By using the power of standard, unmodified Internet Protocol (IP) manufacturers finally have a universal technology platform that improves connectivity between people, partners and processes, devices, departments and systems in industrial applications, and opens up new opportunities for productivity, efficiency and flexibility. Industrial IP Advantage is an idea and resource to bridge the language and cultures barriers of IT and OT together and drive the business and technical values required to meet the demands of the new consumer.
Please register for the community and join a growing community of your IT and OT peers who are innovating, learning and accelerating the adoption of IP to shorten their design cycles, drive supply chain agility, connect in more meaningful ways with customers and drive increased profit for their company. In addition, you’ll have fun learning a new language.
Guest post: Dan Munro Freelance writer & Forbes contributor
Festivals come in all shapes and sizes. Some are cultural, some are religious and yes, some are entirely technical. At their core, however, they all share at least one trait in common. They are each – in their own way – a gathering of a faithful flock.
When you host a technical conference for 25 consecutive years two things happen. It becomes a major production around logistics and attendance will swell. That’s clearly the case for Cisco’s annual conference called simply Cisco Live! Read More »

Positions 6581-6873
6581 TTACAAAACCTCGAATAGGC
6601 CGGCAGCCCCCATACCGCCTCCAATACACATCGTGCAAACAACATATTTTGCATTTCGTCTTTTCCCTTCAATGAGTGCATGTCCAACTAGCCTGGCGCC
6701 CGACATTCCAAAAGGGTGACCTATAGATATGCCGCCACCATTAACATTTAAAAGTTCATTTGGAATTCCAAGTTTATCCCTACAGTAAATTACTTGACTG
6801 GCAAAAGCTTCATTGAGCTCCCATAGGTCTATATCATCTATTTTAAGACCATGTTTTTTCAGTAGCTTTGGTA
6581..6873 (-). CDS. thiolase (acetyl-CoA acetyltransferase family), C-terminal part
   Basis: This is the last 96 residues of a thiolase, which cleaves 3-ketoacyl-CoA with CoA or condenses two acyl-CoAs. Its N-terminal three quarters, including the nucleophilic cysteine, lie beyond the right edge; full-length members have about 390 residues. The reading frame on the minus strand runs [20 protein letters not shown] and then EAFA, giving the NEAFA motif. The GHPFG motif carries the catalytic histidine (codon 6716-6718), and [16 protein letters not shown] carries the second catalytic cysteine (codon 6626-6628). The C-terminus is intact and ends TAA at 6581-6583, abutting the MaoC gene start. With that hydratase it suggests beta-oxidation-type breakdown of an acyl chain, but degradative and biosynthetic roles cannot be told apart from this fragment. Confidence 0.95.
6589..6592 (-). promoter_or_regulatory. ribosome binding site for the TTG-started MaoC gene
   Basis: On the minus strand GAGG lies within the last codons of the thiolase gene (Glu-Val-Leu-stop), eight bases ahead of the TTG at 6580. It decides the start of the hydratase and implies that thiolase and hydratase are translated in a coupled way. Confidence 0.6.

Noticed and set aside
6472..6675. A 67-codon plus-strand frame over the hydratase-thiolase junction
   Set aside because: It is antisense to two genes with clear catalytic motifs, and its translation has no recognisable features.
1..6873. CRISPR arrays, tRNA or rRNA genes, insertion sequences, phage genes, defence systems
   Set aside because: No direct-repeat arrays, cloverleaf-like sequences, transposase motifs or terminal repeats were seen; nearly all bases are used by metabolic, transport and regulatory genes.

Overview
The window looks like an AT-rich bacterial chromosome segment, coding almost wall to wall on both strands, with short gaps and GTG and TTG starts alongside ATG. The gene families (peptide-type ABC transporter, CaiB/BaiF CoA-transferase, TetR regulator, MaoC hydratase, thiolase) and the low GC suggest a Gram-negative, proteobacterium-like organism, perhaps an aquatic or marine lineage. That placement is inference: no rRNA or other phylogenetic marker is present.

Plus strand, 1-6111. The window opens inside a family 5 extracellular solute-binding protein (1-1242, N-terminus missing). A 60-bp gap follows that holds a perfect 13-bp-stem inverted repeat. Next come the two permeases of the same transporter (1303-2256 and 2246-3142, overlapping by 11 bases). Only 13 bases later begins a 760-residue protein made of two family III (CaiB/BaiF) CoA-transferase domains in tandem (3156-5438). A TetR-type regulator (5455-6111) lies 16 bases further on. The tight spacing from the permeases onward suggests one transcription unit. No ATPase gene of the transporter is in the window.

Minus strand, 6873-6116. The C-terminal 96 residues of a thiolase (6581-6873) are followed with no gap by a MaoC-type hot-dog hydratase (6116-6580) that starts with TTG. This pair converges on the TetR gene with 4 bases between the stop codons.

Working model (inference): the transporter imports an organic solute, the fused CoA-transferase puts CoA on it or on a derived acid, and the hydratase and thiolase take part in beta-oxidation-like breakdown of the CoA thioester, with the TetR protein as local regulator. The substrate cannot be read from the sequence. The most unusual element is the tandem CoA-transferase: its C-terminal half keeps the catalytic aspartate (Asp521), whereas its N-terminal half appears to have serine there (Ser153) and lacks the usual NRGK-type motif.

In our last blog on “Advanced Flow Control” we used the metaphor of a three-dimensional collection of intersecting highways of many different kinds with a wide array of vehicles carrying various types of passengers to represent the Internet of Everything (IoE). The IoE concept has come a long way since it was first coined by the Auto-ID Center. Today the concept has broadened into a catch all for current and future network-connected endpoints, from smart meters to vending machines, security cameras, all forms of transportation, and consumer electronics ─ not to mention PCs, tablets, and smartphones. People with electronic tags will one day be connected to the IoE to monitor their health. Many dogs and cats already have chips for location tracking. The opportunity for new services will be unlimited and customers will expect instant access to networking resources to launch, alter, or eliminate those services.